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Comparison of anthropometric, metabolic and dietary fatty acids profiles in lean and obese dyslipidaemic Asian Indian male subjects.

Abstract

OBJECTIVES

To compare obesity measures, metabolic profiles and dietary fatty acids in lean and obese dyslipideamic Asian Indian male subjects.

DESIGN

Cross-sectional.

SETTINGS

Asian Indians living in the eastern part of India.

SUBJECTS

One hundred and thirty (Group I: lean control, n=50; Group II: lean dyslipidaemic, n=40 and Group III: obese dyslipidaemic, n=40) Asian Indian male subjects (> or =30 years) living in the eastern part of India.

METHODS

Anthropometric measures namely height, weight, circumferences of waist (WC) and hip, lipids (total cholesterol (TC) and triglycerides (TG)), lipoproteins (high- (HDL) and low-density lipoproteins (LDL)), fasting plasma glucose (FPG) and dietary fatty acids were obtained from each participant. Obesity measures, that is, body mass index (BMI), waist-hip ratio (WHR) and conicity index (CI) were subsequently calculated from anthropometric measures. Obesity was defined as individuals having BMI> or =25 kg/m(2). SUBJECTS with one or more of the following conditions were considered as dyslipidaemic: TG> or =2.3 mmol/l, TC> or =6.2 mmol/l, or TC/HDL> or =4.4 mmol/l. Daily intake of nutrients as well as saturated (SFA), monounsaturated (MUFA) and polyunsaturated fatty acids (PUFA) were estimated by adding together all the foodstuffs consumed on weekly and monthly manner. Conversion of foodstuffs into nutrients was performed according to standard nutritive values of Indian foodstuffs.

RESULTS

Analysis of variance with Scheffe's post hoc test revealed that Group I had significantly lower mean compared to both Group II and Group III for age, WC, WHR, CI, TC, TG, LDL, FPG, total carbohydrates intake and intake of trans fatty acids. On the other hand, Group I had significantly lower mean than Group III only for BMI as well as intake of total proteins, total fats, total energy and erucic acids. Although, Group I had significantly greater mean compared to both Group II and Group III for HDL, UFA/SFA, MUFA/SFA and PUFA/SFA. Pearson's partial correlations (controlling for age and total energy) revealed that central obesity measures (WC, WHR and CI) had significant association with dietary fatty acids and their ratios. Furthermore, partial correlations (controlling for age) also showed that the ratios of unsaturated to SFA had significant negative association with lipids, lipoproteins (except HDL) and plasma glucose. Discriminant function analysis revealed that overall 78% of all entries were positively (correctly) classified in three groups using fatty acids and their ratios.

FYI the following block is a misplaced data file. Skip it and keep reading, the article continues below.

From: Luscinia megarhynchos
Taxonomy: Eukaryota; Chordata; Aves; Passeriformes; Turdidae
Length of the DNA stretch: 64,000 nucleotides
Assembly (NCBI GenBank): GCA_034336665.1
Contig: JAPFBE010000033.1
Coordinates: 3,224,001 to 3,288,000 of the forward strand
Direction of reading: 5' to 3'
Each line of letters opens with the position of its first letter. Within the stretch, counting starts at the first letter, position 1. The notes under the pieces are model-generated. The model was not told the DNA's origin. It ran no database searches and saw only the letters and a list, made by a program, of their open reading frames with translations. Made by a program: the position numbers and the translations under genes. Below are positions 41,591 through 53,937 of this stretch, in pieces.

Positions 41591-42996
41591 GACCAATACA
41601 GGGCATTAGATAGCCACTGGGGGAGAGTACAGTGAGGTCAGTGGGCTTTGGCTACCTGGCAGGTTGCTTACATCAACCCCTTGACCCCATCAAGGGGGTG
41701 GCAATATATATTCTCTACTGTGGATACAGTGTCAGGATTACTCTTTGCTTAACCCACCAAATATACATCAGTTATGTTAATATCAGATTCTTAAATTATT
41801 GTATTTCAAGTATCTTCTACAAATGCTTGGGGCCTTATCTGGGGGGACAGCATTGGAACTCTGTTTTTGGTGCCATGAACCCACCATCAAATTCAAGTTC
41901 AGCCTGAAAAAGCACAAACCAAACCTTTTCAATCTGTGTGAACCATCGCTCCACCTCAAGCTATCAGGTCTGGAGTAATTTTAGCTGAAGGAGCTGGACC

CONCLUSION

It seems rational to argue that while dealing with dyslipidaemic Asian Indians, clinicians should consider obesity measures, metabolic profiles and dietary fatty acids simultaneously to better comprehend the condition (s).

Links

  • Publisher Full Text
  • Authors+Show Affiliations

    Palli Charcha Kendra, Visva Bharati University, Santiniketan, West Bengal, India. arnab_cu@rediffmail.com

    Source

    MeSH

    Adult
    Anthropometry
    Asia
    Body Mass Index
    Case-Control Studies
    Cross-Sectional Studies
    Dietary Fats
    Dyslipidemias
    Energy Metabolism
    Food Analysis
    Humans
    India
    Lipid Metabolism
    Lipids
    Male
    Obesity
    Thinness
    Waist-Hip Ratio

    Pub Type(s)

    Journal Article

    Language

    eng

    PubMed ID

    17006446

    Citation

    Ghosh, A. "Comparison of Anthropometric, Metabolic and Dietary Fatty Acids Profiles in Lean and Obese Dyslipidaemic Asian Indian Male Subjects." European Journal of Clinical Nutrition, vol. 61, no. 3, 2007, pp. 412-9.
    Ghosh A. Comparison of anthropometric, metabolic and dietary fatty acids profiles in lean and obese dyslipidaemic Asian Indian male subjects. Eur J Clin Nutr. 2007;61(3):412-9.